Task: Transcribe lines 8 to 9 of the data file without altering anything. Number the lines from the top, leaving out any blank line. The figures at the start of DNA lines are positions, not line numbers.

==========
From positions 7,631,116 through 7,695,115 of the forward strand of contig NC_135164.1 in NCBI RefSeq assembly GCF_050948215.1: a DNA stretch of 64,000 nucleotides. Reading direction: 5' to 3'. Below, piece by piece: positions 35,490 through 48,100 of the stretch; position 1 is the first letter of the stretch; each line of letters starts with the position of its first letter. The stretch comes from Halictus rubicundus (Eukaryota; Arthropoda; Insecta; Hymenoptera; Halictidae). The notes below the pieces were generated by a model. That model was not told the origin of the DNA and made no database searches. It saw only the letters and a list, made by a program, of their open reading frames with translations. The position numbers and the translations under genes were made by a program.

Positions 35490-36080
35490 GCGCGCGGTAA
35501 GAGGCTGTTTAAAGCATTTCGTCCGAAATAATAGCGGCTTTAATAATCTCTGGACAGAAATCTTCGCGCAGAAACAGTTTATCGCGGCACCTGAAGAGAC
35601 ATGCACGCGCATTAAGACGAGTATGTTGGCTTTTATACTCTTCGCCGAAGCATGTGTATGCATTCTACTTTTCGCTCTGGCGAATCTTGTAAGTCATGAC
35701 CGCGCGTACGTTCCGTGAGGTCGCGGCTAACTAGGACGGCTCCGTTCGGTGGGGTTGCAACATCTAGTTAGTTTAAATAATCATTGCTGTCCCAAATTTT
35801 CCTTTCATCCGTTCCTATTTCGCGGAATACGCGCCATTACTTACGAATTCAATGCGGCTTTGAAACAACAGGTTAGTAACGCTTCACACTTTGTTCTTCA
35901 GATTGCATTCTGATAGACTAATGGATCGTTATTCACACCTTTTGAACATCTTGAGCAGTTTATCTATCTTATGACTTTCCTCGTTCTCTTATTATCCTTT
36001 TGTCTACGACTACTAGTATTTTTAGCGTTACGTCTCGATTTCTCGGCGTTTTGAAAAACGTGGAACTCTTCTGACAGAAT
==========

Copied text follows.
35901 GATTGCATTCTGATAGACTAATGGATCGTTATTCACACCTTTTGAACATCTTGAGCAGTTTATCTATCTTATGACTTTCCTCGTTCTCTTATTATCCTTT
36001 TGTCTACGACTACTAGTATTTTTAGCGTTACGTCTCGATTTCTCGGCGTTTTGAAAAACGTGGAACTCTTCTGACAGAAT